“I think we’re in awe of perfection, but it’s the imperfect that touches us and creates a connection.” – Aaron Bruno (Awolnation)
Hanging out the side of a white BMW, drifting on two wheels through the desert, wearing yellow fur and flanked by people in billowing hijab’s; M.I.A is liberated.
One of the most celebrated musicians of recent decades, M.I.A (born Matangi) has captured the attention of everyone from Electronic DJ, Diplo, to Indian Composer A. H. Rahman with who she collaborated on the ‘Slumdog Millionaire’ soundtrack, to rapper T.I., who sampled her on ‘Swagga Like Us’, to Madonna.
Her latest creative project, rather than an album, has been a documentary: Matangi, Maya, M.I.A. The documentary charts her unique journey from Sri Lanka to Hollywood, via London. A path that has shaped her, both as a creative and as a human being. You get the sense that she’s been preparing her whole life to make this film; the extensive footage starts from thirty years ago with Maya and her siblings dancing around a cramped London flat. For Maya it seems, telling stories through the camera was her first love.
“I quite like how difficult Steve has made the film. You have to be quite engaged to ‘get it’. He didn’t simplify things.” – M.I.A
Having grown up on a South London estate, arriving in the UK as a refugee, Maya later went to Hollywood in head to toe designer, shoplifted from Harvey Nicks: “I had the best clothes ‘cos I was coming from England and really good at shoplifting. I had Versace on before Lil’ Kim started rapping about it ‘cos the only place I could steal at was Harvey Nicks, where it was sooo easy.” Did she panic about being seen in stolen clothes? Nope. She was fearless when she started out. An amalgamation of cultures and environments, she fitted in everywhere and nowhere. Her style, from the way she dances, to the way she dresses reflects a freedom amongst the fusion of these cultures. Is she a good dancer? Not really but there is something very instinctive and liberating about the way she moves – just about in time to the beat.
Given the artist’s success there are undoubtedly lessons to learn from the characteristics Maya embodies and the way she’s pursued the world, as a human being.
“After I decided that I was an individual I think I got signed like six months after” – M.I.A
It isn’t simply her background which created such a unique person; it’s the way she’s used it. Her documentary is described as an intimate look at identity, and in a sense, it does this by showing how Maya has rejected many of the common ‘traits’ a majority of people tie their identity to. Her identity is largely about not being tied to societal brackets. Whether that’s other musicians, other refugees, other Tamils, other women. She knows she is all of those things but doesn’t exactly define herself by those descriptors: “you can’t really pin yourself to the identity that you’re forced to create within a certain social environment that’s based on a geographical piece of land, you know, a country, and then gender on top of that”.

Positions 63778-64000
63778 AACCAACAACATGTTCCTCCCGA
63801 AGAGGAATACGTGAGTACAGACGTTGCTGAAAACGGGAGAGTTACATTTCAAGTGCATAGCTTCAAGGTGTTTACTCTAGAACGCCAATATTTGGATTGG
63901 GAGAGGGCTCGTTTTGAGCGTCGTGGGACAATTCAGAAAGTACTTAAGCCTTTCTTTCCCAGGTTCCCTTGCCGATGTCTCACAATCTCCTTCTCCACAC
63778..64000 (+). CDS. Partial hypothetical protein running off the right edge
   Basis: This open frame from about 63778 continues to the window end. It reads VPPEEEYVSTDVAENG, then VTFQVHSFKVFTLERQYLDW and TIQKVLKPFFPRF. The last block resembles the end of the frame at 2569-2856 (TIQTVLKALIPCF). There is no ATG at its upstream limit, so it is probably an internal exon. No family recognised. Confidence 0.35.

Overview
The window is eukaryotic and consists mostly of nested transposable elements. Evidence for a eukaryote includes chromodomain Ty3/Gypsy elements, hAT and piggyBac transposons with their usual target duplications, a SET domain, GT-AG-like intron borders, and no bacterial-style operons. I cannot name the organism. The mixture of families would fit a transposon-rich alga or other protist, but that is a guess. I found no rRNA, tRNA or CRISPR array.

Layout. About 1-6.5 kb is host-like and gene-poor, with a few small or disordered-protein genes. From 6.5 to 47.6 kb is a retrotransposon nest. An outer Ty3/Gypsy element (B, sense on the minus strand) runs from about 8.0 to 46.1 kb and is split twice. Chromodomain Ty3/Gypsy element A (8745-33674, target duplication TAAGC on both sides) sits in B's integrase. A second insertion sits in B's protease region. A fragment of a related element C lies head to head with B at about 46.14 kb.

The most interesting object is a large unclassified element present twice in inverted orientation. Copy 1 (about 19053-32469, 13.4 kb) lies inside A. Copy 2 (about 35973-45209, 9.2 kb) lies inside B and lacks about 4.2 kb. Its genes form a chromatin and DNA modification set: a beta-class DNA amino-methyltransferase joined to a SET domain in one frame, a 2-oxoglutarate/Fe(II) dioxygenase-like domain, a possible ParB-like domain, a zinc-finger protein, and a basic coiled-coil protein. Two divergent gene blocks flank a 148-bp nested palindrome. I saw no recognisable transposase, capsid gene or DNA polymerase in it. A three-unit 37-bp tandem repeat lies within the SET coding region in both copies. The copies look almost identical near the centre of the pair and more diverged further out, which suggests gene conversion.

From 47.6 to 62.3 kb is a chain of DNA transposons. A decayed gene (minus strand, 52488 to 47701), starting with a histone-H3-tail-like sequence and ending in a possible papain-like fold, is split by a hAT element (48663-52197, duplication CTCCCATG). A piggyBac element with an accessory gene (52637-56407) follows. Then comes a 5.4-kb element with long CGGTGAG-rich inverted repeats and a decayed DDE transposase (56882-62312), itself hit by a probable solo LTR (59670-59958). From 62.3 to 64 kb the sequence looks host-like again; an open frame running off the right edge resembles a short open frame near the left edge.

While most of us define who we are in direct relation to the people or environment we’re in, Maya sees ‘self’ differently:
“Everybody had an idea of what was gonna happen to me and you know, I listened to all of them… I just felt really fluid… there’s always a rigid structure in society in place that helps a human being form their position and this can be done though status of wealth or whatever, however you wanna divide this pie but I always thought everything is education and everything is useful to me and everything is a positive that I can… you know if something negative happens I can turn it around with my thoughts… you just have to remain as fluid as possible and you kind of have to go with it rather than resist.” – M.I.A
Taking meaning from experience
One of the moments which really struck me in her documentary was when Maya’s sister is struggling to accept the way their father has chosen to fight in Sri Lanka and left them to cope in his absence. The way Maya responds to this says a lot about her character and signals one of the reasons she’s become so successful. While her sister is understandably downbeat, Maya sees things differently: “I’m glad… he’s made us so strong for what he’s put us through”.
Whilst there’s a level of complexity in most arguments when it comes to politics and humanity, Maya doesn’t let that stop her from expressing the truth as she’s experienced it. It’s not that she gives “zero f*cks” as I think the media often like to present her, but more that she finds it so bizarre the things most people give so many f*cks about. And she has a point… after swearing at the camera during the SuperBowl half-time show, she was chastised and branded appalling, but take a step back and it’s a hand gesture at a football match. In contrast to the genocide and sexual assault she’s been campaigning against, it does seem quite remarkable that that’s the thing people think is truly offensive. What a strange world.
“You’ve got access to a microphone, please use it to say something” – M.I.A